On first glance the barnacle-covered ceramic pieces created by Trygve Faste and Jessica Swanson look like artifacts from a shipwreck, but peer a little deeper and you will find the ceramics were in fact deliberately submerged in the ocean as part of the project "Intertidal Deployment of Objects." Faste, a professor in the UO Department of Product Design, and Swanson, an instructor in the Department of Art, designed the objects to be submerged in the ocean to attract and support barnacles, and then serve as functional or sculptural vessels after they are removed from the ocean.
The barnacle-covered vessels are on view at the Bellevue Arts Museum through Aug. 16, 2015, as part of the exhibit, The New Frontier: Young Designer-Makers in the Pacific Northwest. Swanson and Faste’s work is prominently featured in The Seattle Times review of the exhibit.
Swanson and Faste’s interest in creating sculptural and functional ceramics featuring life forms of the Pacific started with an earlier project, "Bryophyte Edition 1," which involved growing mosses on a special glaze developed to allow the rhizoids to attach to the ceramic forms. The couple runs the experimental studio Something Like This Design.
“Barnacles are considered by many to be a nuisance,” said Swanson, who was the ceramic lead on the project. “Intentionally manipulating barnacles to create something beautiful and desirable aligns with my wider interest to work with local and natural elements to create thought provoking artwork.”
Swanson and Faste were in the initial conceptual stages of the project when Faste, the lead designer, applied for an Idea Award from the Office of the Vice President for Research & Innovation. Available to scholars from all disciplines, Idea Awards provide funds to stimulate new collaborative research projects that enhance research excellence.
“We had begun to experiment with barnacles on ceramics when we heard about the grant funding opportunity,” said Faste. “We thought the award was a perfect opportunity to expand and accelerate our project.” The award helped support the collaboration with UO marine biology professor Richard Emlet and the Oregon Institute for Marine Biology (OIMB), and allowed Faste and Swanson to employ undergraduate students.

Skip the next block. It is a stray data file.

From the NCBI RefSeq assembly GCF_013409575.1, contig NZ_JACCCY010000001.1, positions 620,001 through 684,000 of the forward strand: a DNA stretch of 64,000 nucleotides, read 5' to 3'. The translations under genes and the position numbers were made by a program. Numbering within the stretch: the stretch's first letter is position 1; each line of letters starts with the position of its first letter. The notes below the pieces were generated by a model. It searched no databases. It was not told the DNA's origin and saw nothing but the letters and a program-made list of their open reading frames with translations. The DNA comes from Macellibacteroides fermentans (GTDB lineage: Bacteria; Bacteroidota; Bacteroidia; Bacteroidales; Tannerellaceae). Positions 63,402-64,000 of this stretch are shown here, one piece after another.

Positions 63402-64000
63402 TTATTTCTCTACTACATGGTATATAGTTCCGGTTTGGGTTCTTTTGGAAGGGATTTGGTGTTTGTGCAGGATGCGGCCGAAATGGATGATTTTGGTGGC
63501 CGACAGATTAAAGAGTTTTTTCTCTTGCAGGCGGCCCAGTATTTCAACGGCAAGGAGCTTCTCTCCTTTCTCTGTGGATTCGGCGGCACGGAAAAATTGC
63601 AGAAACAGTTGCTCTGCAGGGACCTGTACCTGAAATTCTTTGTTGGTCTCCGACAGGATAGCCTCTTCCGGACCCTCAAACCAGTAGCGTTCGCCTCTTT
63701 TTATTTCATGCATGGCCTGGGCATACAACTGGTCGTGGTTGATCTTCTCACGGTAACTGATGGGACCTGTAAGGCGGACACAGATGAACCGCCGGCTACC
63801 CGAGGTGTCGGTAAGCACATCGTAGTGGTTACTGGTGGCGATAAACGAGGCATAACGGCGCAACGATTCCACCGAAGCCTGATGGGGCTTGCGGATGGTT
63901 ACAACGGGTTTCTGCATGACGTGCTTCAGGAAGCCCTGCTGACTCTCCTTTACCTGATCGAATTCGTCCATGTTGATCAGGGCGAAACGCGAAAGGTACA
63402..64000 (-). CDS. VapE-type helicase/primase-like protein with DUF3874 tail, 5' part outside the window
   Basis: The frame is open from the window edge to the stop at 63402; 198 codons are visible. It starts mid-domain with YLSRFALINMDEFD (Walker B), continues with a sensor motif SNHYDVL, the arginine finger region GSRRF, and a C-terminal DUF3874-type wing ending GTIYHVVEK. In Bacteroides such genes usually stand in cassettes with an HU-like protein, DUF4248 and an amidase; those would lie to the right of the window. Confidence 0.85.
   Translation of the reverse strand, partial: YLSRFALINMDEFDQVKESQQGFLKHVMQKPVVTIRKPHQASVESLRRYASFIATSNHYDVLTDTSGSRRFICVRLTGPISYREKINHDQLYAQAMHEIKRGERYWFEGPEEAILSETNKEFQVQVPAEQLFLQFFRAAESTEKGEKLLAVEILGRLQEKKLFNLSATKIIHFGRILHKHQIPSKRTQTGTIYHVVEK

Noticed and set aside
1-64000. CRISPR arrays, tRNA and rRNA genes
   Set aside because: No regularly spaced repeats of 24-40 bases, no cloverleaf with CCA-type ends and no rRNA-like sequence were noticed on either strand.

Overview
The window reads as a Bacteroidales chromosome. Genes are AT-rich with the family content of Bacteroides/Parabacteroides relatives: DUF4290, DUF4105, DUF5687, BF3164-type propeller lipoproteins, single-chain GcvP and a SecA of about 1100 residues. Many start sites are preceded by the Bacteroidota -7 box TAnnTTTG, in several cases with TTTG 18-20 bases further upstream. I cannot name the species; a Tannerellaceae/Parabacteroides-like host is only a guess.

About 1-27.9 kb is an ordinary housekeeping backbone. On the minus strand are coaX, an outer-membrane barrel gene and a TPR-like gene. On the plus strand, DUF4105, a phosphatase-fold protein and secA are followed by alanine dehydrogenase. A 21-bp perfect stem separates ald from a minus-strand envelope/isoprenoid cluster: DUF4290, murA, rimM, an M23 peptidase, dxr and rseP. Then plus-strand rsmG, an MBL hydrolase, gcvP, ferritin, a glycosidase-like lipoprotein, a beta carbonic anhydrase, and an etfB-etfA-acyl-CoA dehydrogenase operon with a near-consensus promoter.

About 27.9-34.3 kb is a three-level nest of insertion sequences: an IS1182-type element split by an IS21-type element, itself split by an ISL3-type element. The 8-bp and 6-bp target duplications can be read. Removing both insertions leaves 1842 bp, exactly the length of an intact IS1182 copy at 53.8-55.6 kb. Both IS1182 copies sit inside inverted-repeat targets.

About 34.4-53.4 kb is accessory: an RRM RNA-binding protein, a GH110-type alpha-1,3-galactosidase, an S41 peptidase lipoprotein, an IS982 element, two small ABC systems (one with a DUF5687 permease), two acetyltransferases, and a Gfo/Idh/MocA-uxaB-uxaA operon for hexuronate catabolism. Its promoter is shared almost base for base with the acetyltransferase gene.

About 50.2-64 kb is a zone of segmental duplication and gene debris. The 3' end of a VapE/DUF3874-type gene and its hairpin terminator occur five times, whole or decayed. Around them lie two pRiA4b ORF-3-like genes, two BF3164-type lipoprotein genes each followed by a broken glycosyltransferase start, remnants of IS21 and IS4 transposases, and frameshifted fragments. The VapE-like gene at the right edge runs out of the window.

They began the project by testing different glazes and surfaces that could support barnacle life while submerged in the ocean. After the testing phase, the buoy-influenced forms were cast, glazed and fired.
“We love the ocean and nautical forms such as buoys, floats, and ropes,” Faste said. “We wanted to create a visual vocabulary that would reference this place within the objects themselves whether or not the barnacles were attached.”
Special crates were created to hold the ceramics while they were submerged. The ceramics were deployed in their crates near OIMB in Charleston, Ore. Additional ceramics were deployed in Puget Sound, in order to compare growth rates and potentially attract a different species of barnacle.
Once the ceramics were removed from the water, they continued to evolve. Naturally the barnacles and seaweed die, and the mud needs to be removed, but the process also involves Swanson and Faste carefully examining each piece to determine what other pieces they need to construct in order to complete a finished form. In the final step, the individual pieces are assembled using ropes and nautical knots, a reference to the marine environments where the barnacles grew.
The work was exhibited to favorable reviews during Design Week Portland, as part of a UO student and faculty art show.
“It’s thrilling to make work that you are curious about and discover that other people are also intrigued,” Swanson said. “Perhaps people will see things differently or come to appreciate barnacles as a result of the work we’ve done.”
"Intertidal Deployment Objects" (with the barnacles), along with "Bryophyte Edition 1" (with the mosses), is on view at the Bellevue Arts Museum, through Aug. 16, 2015. The work is being shown as part of the exhibit, "The New Frontier: Young Designer-Makers in the Pacific Northwest."